Editorial: Central PA Avengers bring joy to shelter
- Literacy Council tutor has been at it for 37 years.
- Cancer survivor spreads good vibes at treatment center.
To Captain America, Wolverine, Black Widow, Harley Quinn, Elsa and the other Central PA Avengers who showed up bearing gifts at the LifePath Christian Ministry Women and Children's shelter.
The group of cosplayers — performance artists dressed up as characters — who give back to the central state region, stopped at the building to give out gifts, play games and color with the children, ages 6 through 12.
"Some of these kids don't talk to a lot of people," and the familiarity of the heroes often allows them to "come out of their shell," said Matthew Carey, CEO of LifePath Christian Ministry, formerly known as the York Rescue Mission.
Donning a Captain America costume, Jason Johnson, the director of Central PA Avengers, said the group is happy to give back.
"It feels great," Johnson said. "That's the best way to say it."
Thumbs up: To Sherrill Trimpey who has tutored with the York County Literacy Council for 37 years and was recently awarded the Bea Blatner Award for her services.
The award goes to tutors who exhibit the exemplary qualities long-time volunteer Bea Blatner displayed during her 20 years of tutoring students in York County.
“Each new student was another new door to open and enjoy," Trimpey said.
The Shrewsbury resident enjoyed helping students learn common sense and how to take care of themselves during her time as a tutor. She also enjoyed the stories her foreign students told her about their home countries.
"When you teach immigrants, you hear stories of other lands and the struggles people have, but they also have their dreams," she said in a news release. "They believe in the dream that America is the place where they can come to work, raise their families and live in peace, free from persecution, poverty and violence."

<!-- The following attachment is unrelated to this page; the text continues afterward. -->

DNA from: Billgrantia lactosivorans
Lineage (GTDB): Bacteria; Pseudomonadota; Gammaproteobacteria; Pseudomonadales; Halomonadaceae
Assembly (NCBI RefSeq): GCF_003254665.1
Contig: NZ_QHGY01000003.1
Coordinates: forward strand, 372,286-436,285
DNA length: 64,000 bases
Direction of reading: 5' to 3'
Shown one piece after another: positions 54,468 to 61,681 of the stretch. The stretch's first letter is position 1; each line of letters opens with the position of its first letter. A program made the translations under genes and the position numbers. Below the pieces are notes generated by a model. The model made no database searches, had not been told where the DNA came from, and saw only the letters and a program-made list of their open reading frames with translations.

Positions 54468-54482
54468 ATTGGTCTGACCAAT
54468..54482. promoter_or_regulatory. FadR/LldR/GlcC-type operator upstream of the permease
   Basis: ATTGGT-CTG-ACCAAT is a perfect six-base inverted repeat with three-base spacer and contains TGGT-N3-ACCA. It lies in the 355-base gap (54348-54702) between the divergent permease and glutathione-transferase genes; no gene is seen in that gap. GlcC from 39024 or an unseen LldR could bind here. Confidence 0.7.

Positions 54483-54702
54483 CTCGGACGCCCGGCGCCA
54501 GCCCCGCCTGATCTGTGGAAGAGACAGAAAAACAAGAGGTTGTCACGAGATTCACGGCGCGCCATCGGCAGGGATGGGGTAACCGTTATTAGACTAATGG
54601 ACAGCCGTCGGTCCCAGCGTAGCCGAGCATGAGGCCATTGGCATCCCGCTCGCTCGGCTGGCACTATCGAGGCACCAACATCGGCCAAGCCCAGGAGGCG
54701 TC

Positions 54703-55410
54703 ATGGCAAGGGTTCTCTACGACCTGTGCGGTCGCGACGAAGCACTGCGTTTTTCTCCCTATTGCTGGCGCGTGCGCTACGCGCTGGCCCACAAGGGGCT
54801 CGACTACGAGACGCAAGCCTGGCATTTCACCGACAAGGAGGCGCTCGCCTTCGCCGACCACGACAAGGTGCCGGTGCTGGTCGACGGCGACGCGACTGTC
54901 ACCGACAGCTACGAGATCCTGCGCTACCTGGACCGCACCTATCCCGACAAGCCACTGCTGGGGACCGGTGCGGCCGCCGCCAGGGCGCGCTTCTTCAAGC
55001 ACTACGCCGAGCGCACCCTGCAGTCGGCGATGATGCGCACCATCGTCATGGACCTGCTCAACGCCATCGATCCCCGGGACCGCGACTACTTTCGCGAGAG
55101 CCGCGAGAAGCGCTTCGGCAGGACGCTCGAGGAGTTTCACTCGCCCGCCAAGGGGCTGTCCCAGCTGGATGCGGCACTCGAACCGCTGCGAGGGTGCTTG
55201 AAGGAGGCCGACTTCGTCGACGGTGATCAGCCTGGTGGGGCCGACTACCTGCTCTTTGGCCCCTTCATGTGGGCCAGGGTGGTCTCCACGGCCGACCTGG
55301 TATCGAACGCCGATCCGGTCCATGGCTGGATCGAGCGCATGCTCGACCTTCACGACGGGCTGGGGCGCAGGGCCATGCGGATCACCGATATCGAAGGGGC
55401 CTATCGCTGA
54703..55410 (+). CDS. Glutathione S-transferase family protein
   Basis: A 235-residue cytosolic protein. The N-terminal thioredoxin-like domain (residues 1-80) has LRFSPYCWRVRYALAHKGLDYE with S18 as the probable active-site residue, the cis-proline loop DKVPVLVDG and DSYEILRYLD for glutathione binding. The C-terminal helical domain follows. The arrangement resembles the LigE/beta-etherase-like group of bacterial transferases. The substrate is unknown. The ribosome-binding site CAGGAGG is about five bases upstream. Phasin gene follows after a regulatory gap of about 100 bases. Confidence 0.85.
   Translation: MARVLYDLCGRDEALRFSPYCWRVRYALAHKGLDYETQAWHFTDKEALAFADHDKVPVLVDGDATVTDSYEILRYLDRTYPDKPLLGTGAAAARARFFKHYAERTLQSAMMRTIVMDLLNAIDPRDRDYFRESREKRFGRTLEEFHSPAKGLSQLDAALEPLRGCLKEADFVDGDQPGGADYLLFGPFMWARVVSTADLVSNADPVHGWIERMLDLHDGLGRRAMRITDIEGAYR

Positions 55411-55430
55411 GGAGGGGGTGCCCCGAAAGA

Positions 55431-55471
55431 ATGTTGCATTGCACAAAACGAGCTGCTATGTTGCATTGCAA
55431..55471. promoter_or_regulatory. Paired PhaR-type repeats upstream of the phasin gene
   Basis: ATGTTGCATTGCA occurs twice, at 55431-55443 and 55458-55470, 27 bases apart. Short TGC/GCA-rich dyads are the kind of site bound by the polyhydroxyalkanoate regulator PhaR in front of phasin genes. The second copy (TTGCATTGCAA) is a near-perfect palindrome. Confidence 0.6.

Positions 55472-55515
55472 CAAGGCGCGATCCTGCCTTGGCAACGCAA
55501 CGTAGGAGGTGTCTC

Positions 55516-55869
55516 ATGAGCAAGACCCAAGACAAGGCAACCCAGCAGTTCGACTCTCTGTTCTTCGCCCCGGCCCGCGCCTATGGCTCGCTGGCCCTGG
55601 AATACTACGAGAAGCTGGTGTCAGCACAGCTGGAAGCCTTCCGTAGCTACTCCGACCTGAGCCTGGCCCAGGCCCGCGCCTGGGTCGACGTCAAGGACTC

We think maybe it’s time for a Sherrill Trimpey award for those volunteers who emulate her success in tutoring!
Thumbs up: To cancer survivor Charlie Lustman, a California based musician who brought his act to the York Cancer Center.
Since 2007, the 51-year-old has made singing about cancer his full-time job, hoping to turn the power of music and a message of living life to the fullest into inspiration for those undergoing cancer treatment.
“I realized this stuff works,” Lustman said. “If it works for me, I’ve got to empower others.”
After being diagnosed with osteosarcoma in his jaw, the singer and former owner of a silent movie theater in California turned to song despite doctors saying he wouldn’t be able to speak again, let alone sing.
During Lustman’s Musical Hope Campaign tour, Charlie sings for patients, nurses and doctors.
One oncologist shed a tear while hearing his ode to her profession.
Why choose nurse oncology?
There has to be some easier way to spend your day.
My patients, friends and families — they all depend on me.
And that is why I’m proud to work in nurse oncology.